The recent upgrade of Spain’s credit rating by international ratings agency Standard & Poor’s to A- (from BBB+) marks an important move away from the Eurozone “periphery” towards the bloc’s better-rated countries like Belgium, France and Ireland. This group is often referred to as the “semi-core” in market jargon, whereas the “core” refers to AAA rated countries like Germany and Luxembourg.
S&P is the second agency to give the Spanish economy an A- rating, following an upgrade by Fitch to this same level in mid-January. The last of the three major rating agencies, Moody’s Investors Services, rates Spain at Baa2, two notches below that of S&P and Fitch. However, that might change on April 13th, when Moody’s will issue its updated decision on the country’s creditworthiness.
S&P notes that Spain’s overall economic and budgetary performance has not been hampered by political tensions in Catalonia, as many had feared. The country’s GDP increased by 3.1% in 2017 and last week the Bank of Spain raised its economic forecast for this year to 2.7%, up from a December forecast of 2.4%.
The government followed suit the last week of March, as the 2018 budget unveiled by Prime Minister Mariano Rajoy and new Minister of Economy Ramon Escolano also assumes GDP growth of 2.7%. This is a change from October 2017 when the government predicted the economy would grow by just 2.3% in 2018.
“We have revised upwards our GDP forecasts, with an intense rate of employment creation and an economic model based on the external competitiveness of our companies. With this scenario, we will achieve our objective for 20 million employed people by 2020,” said Mr. Escolano in a verified tweet.
Spain’s economy shrank from 2009 to 2013, but rebounded in 2014 and has since grown for 18 consecutive quarters, outstripping much of the EU with growth of more than 3 percent.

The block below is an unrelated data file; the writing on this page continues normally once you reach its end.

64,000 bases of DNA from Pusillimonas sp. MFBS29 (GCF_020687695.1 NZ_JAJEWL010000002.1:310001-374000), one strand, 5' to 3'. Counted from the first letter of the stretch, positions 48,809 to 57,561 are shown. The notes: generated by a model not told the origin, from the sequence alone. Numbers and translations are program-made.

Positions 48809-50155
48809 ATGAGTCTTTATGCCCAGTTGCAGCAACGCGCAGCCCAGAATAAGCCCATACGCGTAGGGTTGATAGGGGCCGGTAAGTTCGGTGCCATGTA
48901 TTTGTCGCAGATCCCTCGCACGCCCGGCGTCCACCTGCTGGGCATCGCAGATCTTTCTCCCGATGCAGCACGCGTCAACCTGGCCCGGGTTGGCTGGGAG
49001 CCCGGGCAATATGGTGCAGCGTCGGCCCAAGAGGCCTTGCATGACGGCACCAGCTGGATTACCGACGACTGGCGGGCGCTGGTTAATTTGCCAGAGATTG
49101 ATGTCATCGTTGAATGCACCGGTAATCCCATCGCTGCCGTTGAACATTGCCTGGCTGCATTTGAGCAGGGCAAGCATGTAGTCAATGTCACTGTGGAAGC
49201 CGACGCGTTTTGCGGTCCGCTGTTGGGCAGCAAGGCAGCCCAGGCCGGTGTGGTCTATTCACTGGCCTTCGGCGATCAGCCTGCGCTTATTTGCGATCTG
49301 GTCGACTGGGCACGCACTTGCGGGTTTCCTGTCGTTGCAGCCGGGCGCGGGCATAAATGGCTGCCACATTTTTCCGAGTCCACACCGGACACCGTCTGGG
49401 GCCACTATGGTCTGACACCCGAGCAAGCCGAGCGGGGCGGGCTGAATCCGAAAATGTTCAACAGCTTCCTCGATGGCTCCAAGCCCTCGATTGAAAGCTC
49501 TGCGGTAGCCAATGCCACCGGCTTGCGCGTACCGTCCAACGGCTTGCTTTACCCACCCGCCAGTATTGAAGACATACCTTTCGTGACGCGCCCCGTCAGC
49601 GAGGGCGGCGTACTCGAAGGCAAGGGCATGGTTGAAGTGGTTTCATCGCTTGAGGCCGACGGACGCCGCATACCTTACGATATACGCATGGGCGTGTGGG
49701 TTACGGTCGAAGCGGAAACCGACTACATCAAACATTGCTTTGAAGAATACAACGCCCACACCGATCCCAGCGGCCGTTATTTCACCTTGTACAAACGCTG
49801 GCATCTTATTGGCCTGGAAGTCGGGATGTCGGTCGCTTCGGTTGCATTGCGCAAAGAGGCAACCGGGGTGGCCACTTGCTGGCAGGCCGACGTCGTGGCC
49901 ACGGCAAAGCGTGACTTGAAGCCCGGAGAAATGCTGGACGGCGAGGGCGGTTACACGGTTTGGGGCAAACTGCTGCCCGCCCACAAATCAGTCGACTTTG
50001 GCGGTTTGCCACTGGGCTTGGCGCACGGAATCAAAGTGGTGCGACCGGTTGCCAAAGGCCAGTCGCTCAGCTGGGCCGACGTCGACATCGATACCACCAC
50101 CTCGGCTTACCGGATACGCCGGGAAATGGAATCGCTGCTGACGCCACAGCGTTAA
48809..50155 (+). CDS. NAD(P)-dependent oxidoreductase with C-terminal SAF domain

“We expect that Spain’s GDP will expand faster than the Eurozone average over 2018-2021 and that the government’s budget deficit will continue to shrink,” said S&P in its report. The budget deficit narrowed to 3.1% of GDP in 2017 (down from 4.5% in 2016), with Prime Minister Rajoy announcing that the country had met the 2017 deficit reduction target it agreed upon with the European Union.
The agency raised its ratings on Spain in view of the country’s “continuously strong economic performance, accompanied by ongoing budgetary consolidation and a solid current account surplus,” which reflects “the strong export performance on persistent global trade gains and the beneficial impact of lower interest rates through improved borrowing conditions.”
S&P believes that the economic performance of the country will remain balanced “with domestic demand remaining the main driver of growth.” The rating agency expects to see “rising private consumption on the back of employment growth, low inflation, favourable financial conditions and strong consumer sentiment.” They predict that these gains will lead to “increasing investment activity, ongoing recovery in the housing and constructing sectors, and solid demand.”
S&P notes that if external risks such as the rise of global protectionism increase, Spain’s export sector will continue to reap the benefits thanks its increasingly competitive stance in the international market.
However, Standard and Poor’s also points out the potential “danger zones” for the Spanish economy. These include a further rise in oil prices or euro appreciation that could reduce the contribution of exports to economic growth, as well as the flaring of political tensions in Catalonia. Another reason for concern is the high unemployment rate. While 16.1% (February 2018) may be far lower than the peak of 26.9% in 2013, it is still the second highest in the EU after Greece.
Finally, S&P also stresses that in its view, “the minority government’s capacity to implement policy is constrained by the fragmented parliament, as shown by the delay in passing the 2018 budget,” which was presented in Spanish Parliament on April 3rd.
On a whole, the upgrade is a clear sign of confidence in the prospect of the Spanish economy, which could spark renewed interest for Spanish bonds, opening the country up to more conservative investors that demand A-level ratings to buy Eurozone debt.